Crypto Regulation? Not Anytime Soon, Says White House Official

The White House cybersecurity coordinator said crypto regulation is still far from becoming a reality.

AccessTimeIconFeb 16, 2018 at 8:00 p.m. UTC
Updated Sep 13, 2021 at 7:35 a.m. UTC
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A White House official said Friday that legislation around cryptocurrencies is unlikely to materialize anytime soon.

Speaking with CNBC at the Munich Security Conference, White House cybersecurity coordinator and special assistant to the president Rob Royce offered the dour assessment amidst a recent flurry of discussion on cryptocurrency regulation, which is playing out between Senate hearings, enforcement actions and public op-eds.

"I think we're still absolutely studying and understanding what the good ideas and bad ideas in that space are. So I don't think it's close," Joyce told the network.

Echoing previous comments from U.S. Treasury Secretary Steve Mnuchin, Joyce said that his more immediate concern was with the criminal usage of bitcoin. He emphasized that he considered the irreversibility of bitcoin transactions – a characteristic of the how the network functions – to be troubling.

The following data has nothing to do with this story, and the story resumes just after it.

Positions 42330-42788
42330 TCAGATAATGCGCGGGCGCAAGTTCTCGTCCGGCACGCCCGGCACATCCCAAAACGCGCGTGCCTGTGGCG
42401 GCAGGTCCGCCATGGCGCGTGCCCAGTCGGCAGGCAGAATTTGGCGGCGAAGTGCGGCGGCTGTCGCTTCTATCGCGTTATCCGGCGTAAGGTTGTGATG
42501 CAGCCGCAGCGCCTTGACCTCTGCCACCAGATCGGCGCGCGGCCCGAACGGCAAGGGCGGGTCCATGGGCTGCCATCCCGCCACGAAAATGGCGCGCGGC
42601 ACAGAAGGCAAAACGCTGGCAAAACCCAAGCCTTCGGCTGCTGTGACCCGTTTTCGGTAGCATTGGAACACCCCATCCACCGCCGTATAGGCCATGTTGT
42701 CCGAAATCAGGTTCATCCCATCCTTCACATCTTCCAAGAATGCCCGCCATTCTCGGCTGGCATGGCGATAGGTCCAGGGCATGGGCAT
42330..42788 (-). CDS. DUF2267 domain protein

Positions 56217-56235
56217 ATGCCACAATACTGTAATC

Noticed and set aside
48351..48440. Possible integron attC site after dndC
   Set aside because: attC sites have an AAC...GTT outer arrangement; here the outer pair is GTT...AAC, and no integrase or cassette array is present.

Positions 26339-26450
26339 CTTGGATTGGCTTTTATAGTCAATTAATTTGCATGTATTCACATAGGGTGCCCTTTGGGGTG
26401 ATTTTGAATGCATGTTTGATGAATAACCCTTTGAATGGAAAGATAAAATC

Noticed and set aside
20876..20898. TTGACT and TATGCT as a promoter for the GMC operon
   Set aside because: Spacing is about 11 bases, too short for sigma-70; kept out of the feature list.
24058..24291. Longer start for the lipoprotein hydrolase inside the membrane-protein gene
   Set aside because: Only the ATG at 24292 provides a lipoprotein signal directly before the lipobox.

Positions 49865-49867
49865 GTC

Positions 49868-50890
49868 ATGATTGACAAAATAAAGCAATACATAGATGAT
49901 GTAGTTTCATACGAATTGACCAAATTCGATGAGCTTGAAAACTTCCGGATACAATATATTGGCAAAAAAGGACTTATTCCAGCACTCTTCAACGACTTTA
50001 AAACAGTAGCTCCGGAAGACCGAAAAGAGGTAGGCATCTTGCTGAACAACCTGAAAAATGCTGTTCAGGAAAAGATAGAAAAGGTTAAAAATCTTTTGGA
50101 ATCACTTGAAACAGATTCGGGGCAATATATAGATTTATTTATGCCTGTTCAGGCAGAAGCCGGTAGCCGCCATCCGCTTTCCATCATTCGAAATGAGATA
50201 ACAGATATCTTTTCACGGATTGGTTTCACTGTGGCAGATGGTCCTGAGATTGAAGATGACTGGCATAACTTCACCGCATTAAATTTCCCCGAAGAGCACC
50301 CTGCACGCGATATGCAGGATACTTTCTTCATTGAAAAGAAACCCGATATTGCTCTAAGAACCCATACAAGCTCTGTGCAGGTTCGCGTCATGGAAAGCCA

"We are worried. There are benefits to the bitcoin concept – digital cash, digital currencies," he said. "But at the same time, if you look at the way bitcoin works after there is a criminal act that takes place, you can't rewind the clock and take back that currency."

"We haven't figured that out yet," he added, "so it's a problem."

One U.S. Treasury official called on the international community to help take action against cybersecurity threats in a speech earlier this week, and asserted that a globally coordinated effort is the only way to prevent "rogue regimes" and terrorists from exploiting the pseudonymity bitcoin provides to engage in illicit activities.

World leaders largely concur on this point, including Christine Lagarde of the International Monetary Fund (IMF), who said in a recent interview that the IMF is actively trying to prevent unlawful use of cryptocurrency and supports internationally-coordinated regulation.

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